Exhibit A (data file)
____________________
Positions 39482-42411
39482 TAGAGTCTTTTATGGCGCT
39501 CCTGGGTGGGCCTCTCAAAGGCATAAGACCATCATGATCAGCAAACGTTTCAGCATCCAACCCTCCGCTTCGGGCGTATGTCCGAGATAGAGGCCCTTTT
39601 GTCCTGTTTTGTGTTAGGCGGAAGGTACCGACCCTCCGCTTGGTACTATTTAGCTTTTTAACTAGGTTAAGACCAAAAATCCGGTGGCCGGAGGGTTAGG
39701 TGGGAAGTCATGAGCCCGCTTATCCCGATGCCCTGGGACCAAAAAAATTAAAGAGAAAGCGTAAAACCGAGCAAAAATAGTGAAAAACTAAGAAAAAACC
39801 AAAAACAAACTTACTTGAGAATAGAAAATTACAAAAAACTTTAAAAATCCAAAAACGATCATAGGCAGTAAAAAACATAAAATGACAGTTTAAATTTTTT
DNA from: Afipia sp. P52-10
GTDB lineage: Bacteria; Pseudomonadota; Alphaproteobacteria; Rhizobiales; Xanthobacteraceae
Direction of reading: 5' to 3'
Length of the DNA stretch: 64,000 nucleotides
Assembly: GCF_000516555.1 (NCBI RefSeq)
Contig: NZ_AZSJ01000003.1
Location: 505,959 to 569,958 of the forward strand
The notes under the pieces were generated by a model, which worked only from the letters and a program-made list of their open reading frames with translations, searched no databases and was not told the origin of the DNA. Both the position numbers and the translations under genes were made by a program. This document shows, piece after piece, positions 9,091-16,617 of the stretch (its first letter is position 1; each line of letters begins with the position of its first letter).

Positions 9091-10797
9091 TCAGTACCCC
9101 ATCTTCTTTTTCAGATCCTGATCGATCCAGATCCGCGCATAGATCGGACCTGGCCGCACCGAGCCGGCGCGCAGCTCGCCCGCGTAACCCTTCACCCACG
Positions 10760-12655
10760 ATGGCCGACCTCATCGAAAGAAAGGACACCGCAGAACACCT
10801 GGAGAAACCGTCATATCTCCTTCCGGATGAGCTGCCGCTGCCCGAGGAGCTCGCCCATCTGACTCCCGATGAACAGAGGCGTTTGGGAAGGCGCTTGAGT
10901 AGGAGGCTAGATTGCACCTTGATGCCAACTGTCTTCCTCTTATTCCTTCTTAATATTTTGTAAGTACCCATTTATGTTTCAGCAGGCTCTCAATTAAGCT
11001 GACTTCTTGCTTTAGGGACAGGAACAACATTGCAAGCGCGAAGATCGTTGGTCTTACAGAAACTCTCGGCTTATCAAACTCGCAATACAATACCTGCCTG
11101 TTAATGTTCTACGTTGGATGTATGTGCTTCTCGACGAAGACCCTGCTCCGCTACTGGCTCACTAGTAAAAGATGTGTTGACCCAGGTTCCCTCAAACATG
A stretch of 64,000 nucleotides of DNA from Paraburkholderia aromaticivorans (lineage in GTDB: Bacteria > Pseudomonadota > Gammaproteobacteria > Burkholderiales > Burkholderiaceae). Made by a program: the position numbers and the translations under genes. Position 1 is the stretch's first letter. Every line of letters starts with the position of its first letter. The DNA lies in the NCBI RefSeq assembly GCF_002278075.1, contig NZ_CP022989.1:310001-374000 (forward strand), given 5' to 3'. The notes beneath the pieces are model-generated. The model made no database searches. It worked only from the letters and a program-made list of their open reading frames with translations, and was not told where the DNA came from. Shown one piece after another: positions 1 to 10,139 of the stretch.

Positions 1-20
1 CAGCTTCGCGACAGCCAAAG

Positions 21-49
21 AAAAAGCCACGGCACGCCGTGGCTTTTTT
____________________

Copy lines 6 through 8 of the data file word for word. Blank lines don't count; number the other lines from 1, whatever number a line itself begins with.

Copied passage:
39801 AAAAACAAACTTACTTGAGAATAGAAAATTACAAAAAACTTTAAAAATCCAAAAACGATCATAGGCAGTAAAAAACATAAAATGACAGTTTAAATTTTTT
DNA from: Afipia sp. P52-10
GTDB lineage: Bacteria; Pseudomonadota; Alphaproteobacteria; Rhizobiales; Xanthobacteraceae